Voice Range: 18-40
Accents: Standard American, Southern, New York, Californian, Received Pronunciation, Australian, Cockney, Dublin Irish, Glasgow Scottish, General French, General German, General Russian, and I attempt many others.
Genres: Sci-Fi & Fantasy, Fiction, Romance, Mysteries & Thrillers, Teens, Bios & Memoirs
Fluent Languages: English
Awards: Alan Baily Award for Excellence in Film (AOF 2013) Best Comedy Ensemble (NOVA 2015) Runner Up for Best Film Noir (NOVA 2015)
Ryan Burke is Canadian, his parents and extended family are Australian and he lives in America pursuing a career in entertainment. His eclectic background is reflected by his career. Having worked in both Canada and the US as an actor, producer and stuntman he is now working in VO and Audiobooks. During his years of study abroad he has earned both a BFA from the American Musical and Dramatic Academy and an MBA from Argosy University. Ryan is an award winning producer, actor and is a current top seller for Audiobooks. You can find his titles by simply browsing his name on Audible.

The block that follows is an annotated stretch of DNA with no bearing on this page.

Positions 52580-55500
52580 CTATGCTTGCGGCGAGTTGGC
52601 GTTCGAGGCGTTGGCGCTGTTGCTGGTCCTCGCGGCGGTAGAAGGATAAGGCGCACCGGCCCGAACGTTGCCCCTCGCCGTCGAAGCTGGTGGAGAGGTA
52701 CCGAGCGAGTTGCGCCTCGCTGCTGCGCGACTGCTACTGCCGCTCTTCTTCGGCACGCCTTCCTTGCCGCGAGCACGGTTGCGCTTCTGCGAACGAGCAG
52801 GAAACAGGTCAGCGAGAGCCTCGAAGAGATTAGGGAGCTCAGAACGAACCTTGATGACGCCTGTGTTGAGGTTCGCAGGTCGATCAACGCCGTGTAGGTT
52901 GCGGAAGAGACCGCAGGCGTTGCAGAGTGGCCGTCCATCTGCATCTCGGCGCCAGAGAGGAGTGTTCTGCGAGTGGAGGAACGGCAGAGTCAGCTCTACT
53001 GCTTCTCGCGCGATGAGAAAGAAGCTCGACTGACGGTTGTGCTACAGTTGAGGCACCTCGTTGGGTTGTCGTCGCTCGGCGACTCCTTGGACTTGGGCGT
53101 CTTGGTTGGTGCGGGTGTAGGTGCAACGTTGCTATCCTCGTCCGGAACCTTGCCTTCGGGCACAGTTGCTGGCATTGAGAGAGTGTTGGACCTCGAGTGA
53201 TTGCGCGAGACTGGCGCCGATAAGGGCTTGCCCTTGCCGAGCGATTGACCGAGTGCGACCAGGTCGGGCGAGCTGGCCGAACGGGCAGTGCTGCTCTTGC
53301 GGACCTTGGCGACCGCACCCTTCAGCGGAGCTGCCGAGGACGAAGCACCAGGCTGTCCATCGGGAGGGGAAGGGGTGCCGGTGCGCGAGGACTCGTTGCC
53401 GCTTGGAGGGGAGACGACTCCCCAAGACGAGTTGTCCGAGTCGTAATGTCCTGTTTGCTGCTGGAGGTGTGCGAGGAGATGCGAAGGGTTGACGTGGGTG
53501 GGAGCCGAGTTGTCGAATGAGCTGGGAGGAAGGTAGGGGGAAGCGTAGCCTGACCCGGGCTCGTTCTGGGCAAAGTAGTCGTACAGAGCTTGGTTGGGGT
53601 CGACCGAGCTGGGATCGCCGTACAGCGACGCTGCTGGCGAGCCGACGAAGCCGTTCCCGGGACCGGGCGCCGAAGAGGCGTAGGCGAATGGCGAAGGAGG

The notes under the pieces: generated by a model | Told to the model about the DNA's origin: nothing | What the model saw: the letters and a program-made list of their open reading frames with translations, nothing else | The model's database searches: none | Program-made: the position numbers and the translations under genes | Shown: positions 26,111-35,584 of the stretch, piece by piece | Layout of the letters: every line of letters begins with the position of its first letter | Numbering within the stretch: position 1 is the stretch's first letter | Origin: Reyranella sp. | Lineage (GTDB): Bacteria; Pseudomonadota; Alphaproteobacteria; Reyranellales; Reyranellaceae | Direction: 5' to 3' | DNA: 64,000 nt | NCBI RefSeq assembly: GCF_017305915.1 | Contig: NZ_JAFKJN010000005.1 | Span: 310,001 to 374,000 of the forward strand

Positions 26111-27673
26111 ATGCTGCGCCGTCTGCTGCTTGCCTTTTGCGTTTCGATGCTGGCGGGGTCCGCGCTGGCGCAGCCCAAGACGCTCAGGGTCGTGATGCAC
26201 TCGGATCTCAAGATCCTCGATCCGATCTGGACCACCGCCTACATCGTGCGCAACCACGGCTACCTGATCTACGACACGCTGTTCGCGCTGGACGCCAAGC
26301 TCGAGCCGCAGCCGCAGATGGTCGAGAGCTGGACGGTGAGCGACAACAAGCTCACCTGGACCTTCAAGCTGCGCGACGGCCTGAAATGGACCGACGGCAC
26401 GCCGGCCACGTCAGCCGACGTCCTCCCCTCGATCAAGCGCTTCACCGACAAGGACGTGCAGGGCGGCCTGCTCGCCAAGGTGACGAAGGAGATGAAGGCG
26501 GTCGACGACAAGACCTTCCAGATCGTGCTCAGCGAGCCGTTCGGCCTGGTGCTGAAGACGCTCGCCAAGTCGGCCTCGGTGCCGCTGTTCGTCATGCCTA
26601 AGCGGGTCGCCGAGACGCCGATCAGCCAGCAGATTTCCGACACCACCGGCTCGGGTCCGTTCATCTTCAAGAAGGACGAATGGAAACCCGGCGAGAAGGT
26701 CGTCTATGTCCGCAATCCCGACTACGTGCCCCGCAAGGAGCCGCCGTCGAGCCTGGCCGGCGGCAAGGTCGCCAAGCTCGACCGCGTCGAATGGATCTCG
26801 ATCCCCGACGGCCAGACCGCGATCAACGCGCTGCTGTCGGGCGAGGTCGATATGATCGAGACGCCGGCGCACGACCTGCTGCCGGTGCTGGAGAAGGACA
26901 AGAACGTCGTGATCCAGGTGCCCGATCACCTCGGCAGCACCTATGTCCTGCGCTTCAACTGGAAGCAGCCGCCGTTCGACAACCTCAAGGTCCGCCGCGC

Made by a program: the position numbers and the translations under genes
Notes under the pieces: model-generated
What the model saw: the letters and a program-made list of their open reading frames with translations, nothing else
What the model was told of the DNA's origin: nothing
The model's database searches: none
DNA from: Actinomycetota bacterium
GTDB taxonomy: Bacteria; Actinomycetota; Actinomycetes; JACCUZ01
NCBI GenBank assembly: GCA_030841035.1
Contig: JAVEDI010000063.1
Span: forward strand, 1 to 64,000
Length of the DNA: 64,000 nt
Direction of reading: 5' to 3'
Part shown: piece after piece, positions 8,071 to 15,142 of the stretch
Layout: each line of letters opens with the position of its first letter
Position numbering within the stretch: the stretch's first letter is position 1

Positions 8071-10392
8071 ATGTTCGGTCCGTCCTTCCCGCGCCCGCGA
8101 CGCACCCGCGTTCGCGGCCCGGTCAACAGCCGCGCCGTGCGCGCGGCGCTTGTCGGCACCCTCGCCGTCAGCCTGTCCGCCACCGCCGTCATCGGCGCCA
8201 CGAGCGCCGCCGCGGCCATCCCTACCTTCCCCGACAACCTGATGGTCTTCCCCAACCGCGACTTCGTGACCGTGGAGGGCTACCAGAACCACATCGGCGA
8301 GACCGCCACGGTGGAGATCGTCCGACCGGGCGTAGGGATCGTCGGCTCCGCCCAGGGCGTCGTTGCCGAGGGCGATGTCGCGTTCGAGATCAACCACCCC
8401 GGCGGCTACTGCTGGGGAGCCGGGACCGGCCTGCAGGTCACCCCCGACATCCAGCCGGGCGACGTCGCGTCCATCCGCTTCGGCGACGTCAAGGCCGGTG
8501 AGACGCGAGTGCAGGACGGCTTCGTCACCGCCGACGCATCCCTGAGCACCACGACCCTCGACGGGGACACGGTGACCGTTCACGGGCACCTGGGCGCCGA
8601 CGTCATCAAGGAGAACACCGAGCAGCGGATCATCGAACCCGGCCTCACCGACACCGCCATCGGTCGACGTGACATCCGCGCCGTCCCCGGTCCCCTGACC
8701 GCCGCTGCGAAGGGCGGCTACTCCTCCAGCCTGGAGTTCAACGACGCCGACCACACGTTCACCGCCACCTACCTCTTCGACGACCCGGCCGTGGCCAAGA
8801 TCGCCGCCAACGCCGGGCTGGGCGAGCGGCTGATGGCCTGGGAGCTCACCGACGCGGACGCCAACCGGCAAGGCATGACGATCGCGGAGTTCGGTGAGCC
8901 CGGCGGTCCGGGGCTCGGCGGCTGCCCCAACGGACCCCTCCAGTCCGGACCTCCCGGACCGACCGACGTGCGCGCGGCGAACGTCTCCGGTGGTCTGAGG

How on earth did you get into narrating audiobooks?
In 2012 a good friend of mine, Andrew Eiden, got me a job at Deyan Audio. Deyan Audio has been production since 1990 and has over 10,000 audiobook titles to its credit. There I was caught up in the Audiobook boom as a session director and engineer. This job has given me 200 over titles of directing experience over the last 4 years and a lot of training from some of the best technicians and narrators in the business. I work mostly from home now, but they keep me on the roster as a director whenever they need me.
What do you do when you are not narrating?: